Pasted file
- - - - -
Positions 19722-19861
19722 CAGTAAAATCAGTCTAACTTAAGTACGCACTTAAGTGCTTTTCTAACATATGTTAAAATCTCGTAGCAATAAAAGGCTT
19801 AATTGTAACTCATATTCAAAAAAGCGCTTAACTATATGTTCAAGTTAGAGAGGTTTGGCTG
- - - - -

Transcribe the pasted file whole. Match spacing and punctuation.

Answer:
Positions 19722-19861
19722 CAGTAAAATCAGTCTAACTTAAGTACGCACTTAAGTGCTTTTCTAACATATGTTAAAATCTCGTAGCAATAAAAGGCTT
19801 AATTGTAACTCATATTCAAAAAAGCGCTTAACTATATGTTCAAGTTAGAGAGGTTTGGCTG